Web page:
FREDERIC J. BROWN/AFP/Getty Images
Hopeful applicants for Deferred Action for Childhood Arrivals line up outside the offices of the Coalition for Humane Immigrant Rights of Los Angeles (CHIRLA) on Aug. 15, 2012,. Some immigrant advocates hope the Obama administration will extend the temporary legal status offered under deferred action to a larger group of immigrants if Congress fails to pass immigration reform.
When Congress left for August recess, immigration reform was still a front-burner issue. The Senate had approved a sweeping bill with a path to citizenship for immigrants living in the U.S. illegally, and while the House was still deliberating, proponents of an immigration overhaul were optimistic that a bill would come up for a vote this year.
A month later, as Congress prepares to return to session on Monday, things are quite different: The U.S. is poised to begin military intervention in Syria, the federal budget must be contended with, and immigration is no longer at the top of the agenda. Not to mention that save for a few stand-alone bills, the House has yet to come up with its own immigration strategy.
Some immigration reform proponents are still hoping for a legislative win and have kept pressure up on lawmakers, as has the White House. But many immigration-watchers are now looking ahead to 2014, 2015, even as far off as 2017, when the timing for a comprehensive immigration overhaul might be better.
So what next if immigration reform fails? Call it Plan B, as the idea has now been semi-formally dubbed. It involves immigrant advocates pressuring the White House to extend administrative relief – essentially offering the federal deferred action program to a larger number of immigrants. Currently it targets young immigrants under 30. Deferred action wouldn't legalize their status per se, but it would let them temporarily live and work in the U.S. legally with protection from deportation.
"Just as (the president) had the discretion to provide Deferred Action for Childhood Arrivals, he also has the discretion to offer that to a wider array of people," said Chris Newman of the National Day Laborer Organizing Network, a Los Angeles-based advocacy group. "And we expect that he will do that regardless of the outcome, which is uncertain in Congress."
In fact, the Obama administration has dropped no hint that this could be an option. But the buzz over "Plan B" picked up recently, after Sen. Marco Rubio of Florida brought up the idea of executive action in an interview with a Florida radio station:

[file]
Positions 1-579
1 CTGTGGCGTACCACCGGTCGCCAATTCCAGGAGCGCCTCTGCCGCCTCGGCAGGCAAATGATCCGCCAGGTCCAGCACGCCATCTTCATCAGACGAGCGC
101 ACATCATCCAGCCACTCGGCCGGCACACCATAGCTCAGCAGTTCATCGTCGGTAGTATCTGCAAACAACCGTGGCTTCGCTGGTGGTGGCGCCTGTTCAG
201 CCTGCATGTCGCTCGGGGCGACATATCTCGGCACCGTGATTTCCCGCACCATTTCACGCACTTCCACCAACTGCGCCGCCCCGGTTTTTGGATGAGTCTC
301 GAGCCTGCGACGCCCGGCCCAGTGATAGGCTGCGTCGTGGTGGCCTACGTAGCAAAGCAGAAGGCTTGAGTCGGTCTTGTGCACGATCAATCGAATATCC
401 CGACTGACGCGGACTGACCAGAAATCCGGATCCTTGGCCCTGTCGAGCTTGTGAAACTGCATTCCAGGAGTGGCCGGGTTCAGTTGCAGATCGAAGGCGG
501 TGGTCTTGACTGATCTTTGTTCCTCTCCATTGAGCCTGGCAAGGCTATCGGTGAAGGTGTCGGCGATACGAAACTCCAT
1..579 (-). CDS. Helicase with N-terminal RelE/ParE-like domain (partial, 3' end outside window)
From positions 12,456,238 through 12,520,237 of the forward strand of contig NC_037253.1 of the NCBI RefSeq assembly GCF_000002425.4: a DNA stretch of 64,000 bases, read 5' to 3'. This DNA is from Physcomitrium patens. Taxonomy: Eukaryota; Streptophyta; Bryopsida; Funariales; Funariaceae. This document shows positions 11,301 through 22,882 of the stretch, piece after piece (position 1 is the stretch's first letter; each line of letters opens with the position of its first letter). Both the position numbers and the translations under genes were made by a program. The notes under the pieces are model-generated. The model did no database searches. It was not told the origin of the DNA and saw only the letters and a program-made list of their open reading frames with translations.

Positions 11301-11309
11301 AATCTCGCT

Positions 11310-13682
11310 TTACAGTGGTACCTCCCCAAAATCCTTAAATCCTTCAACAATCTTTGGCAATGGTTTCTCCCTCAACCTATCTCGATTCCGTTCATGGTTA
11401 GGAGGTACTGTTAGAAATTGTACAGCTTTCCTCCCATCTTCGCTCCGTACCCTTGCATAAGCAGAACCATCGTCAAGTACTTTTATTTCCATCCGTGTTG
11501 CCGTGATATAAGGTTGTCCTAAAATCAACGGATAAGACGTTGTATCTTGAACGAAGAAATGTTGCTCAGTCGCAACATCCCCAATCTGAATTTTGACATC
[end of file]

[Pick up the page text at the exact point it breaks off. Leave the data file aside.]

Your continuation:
“I believe that this president will be tempted, if nothing happens in Congress, he will be tempted to issue an executive order like he did for the DREAM Act kids a year ago, where he basically legalizes 11 million people by the sign of a pen,"
The comment from Rubio, one of eight lawmakers who drafted the Senate reform bill, angered fellow conservatives who perceived it as a threat to garner support for the plan before them, or face the unpalatable consequences. So far, House Republican leadership has made clear it does not support the Senate plan.
Along with the buzz comes the question: Would such action be legal? Yes, legal experts say, in the same way that deferred action is. The president has the discretionary power to offer administrative relief to select groups of people, such as the group now covered by deferred action: Under-30 immigrants who arrived before age 16. But there are limits.
Just as the administration drew up guidelines for deferred action, these could be redrawn to apply to other specific groups, says UCLA law professor Hiroshi Motomura. For example, immigrants who are a low priority for deportation who have immediate U.S. citizen family members, for example, or those who have specific medical needs.
"In that sense, if (Obama) expands DACA it makes total sense," said Motomura, who has written about the legal rationale for deferred action. "He is basically regularizing and creating a system for discretion. I think when you get to a point where every single person who is in the United States without papers gets the benefit, then it gets way from this notion of exercising discretion. Then it becomes legally less plausible."
This wouldn't be the first time a "Plan B" of sorts has grown out of a failed immigration reform bid. After the last big effort fell apart in 2007, immigration activists began focusing their energy on smaller pieces of legislation, particularly the so-called Development, Relief and Education for Alien Minors (DREAM) Act, which proposed legal status for young people who arrived in the U.S. as minors if they went to college or joined the military.
That bill also failed to become law, but the momentum behind it, as more young people raised in the U.S. without legal status began to go public with their stories, eventually paved the way for deferred action. Since the program kicked off in August 2012, more than 430,000 young immigrants have been approved for a two-year reprieve from deportation.
Deferred action can be renewed after two years, but it provides no path to permanent legal status. That's one reason some reform proponents are less supportive of an administrative alternative - at least for now. Frank Sharry of the Washington, D.C.-based advocacy group America's Voice says he'll back a Plan B if it comes to that, but he'd rather see what he calls "Plan A."
"If we pass legislation that confers permanent legal status and an option to become a citizen in the future to most of the 11 million people (in the U.S. without legal status), that is going to be a real breakthrough," Sharry said. "It's going to make people's lives a lot better than even a temporary solution that the president might be forced, or pressured, to offer up should reform falter."
Sharry believes the immigration debate could pick up again in October, provided Congress manages to clear front-burner decisions like the military strategy for Syria.